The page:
Volunteers in Nova Scotia have been on the front lines of public health support since the pandemic began, particularly in the realm of testing, with COVID-19 rapid testing sites playing a crucial role in identifying asymptomatic cases before they unknowingly spread.
“We absolutely would not be able to function without volunteers. We have regulars that come in all the time, we welcome new volunteers all the time. We’ll get you trained up in anything. You could do swabbing, testing, registration,” said Ashton Schellen, a site lead at one of the sites.
Schellen has seen the demand for testing increase dramatically since she first joined the team in December 2020.
“Once the outbreaks started to kind of spread a little more we started targeting all of Nova Scotia. Yarmouth, Cape Breton, Wolfville,” she said.
The third wave of the pandemic has come with the highest number of confirmed COVID-19 cases Nova Scotia has experienced since the start of the pandemic.
Schellen says the surge has led to an increased demand for rapid test teams to deploy throughout the province.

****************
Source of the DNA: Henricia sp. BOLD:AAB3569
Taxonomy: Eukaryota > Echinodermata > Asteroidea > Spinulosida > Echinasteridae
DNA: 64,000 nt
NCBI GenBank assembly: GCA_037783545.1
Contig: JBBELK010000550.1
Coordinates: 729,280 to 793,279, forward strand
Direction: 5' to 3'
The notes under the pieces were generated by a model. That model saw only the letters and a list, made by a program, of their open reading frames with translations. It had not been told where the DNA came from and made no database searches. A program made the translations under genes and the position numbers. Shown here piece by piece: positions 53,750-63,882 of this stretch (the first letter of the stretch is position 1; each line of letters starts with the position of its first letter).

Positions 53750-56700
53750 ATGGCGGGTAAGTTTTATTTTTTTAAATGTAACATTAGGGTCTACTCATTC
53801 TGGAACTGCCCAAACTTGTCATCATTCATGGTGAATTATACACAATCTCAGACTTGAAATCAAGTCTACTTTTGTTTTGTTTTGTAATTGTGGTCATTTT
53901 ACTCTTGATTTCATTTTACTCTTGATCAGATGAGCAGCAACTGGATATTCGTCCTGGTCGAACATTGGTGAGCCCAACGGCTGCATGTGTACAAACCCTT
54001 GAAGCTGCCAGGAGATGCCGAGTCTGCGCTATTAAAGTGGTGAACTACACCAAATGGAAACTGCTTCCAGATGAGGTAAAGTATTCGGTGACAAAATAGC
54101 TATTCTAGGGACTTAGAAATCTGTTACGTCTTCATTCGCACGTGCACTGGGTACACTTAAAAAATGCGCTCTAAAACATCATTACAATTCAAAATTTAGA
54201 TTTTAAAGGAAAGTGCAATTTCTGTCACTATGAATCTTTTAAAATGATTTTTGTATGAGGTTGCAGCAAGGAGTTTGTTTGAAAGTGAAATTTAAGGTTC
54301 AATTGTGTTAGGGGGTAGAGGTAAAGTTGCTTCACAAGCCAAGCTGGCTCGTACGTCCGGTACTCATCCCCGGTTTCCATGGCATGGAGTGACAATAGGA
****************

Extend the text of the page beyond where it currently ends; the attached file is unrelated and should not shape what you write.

Currently, they are running sites in Bridgewater, Halifax and Dartmouth. The Central Zone of Nova Scotia has been identified as a hot spot for community spread, making the resources the rapid test sites provide all the more crucial in keeping the public as safe as possible.
“Back in December, we didn’t have these crazy numbers. Now, we’re seeing thousands of people coming out to get tested, so just a big difference in community involvement,” said Sohun Pinto, a 20-year-old Dalhousie student studying chemistry and team leader at a test site.
Pinto put in enough volunteer hours that he was able to turn his dedication into a job opportunity with the test team, a path 22-year-old and fellow Dalhousie student Nick Cheverie has also followed.
“There’s been no kind of drop in the enthusiasm of our team. Everyone has been constantly on the go, ready to work and most of us have gone weeks without a day off. So, people are getting ready in the morning, making sure that they are on their best,” Cheverie said.
It’s a team effort that’s kept public health informed and the greater community as safe as possible.
“We want everyone to come out to get swabbed and get tested, and know their result, and know their status, so they can protect themselves and, of course, the people around them,” Cheverie said.View link »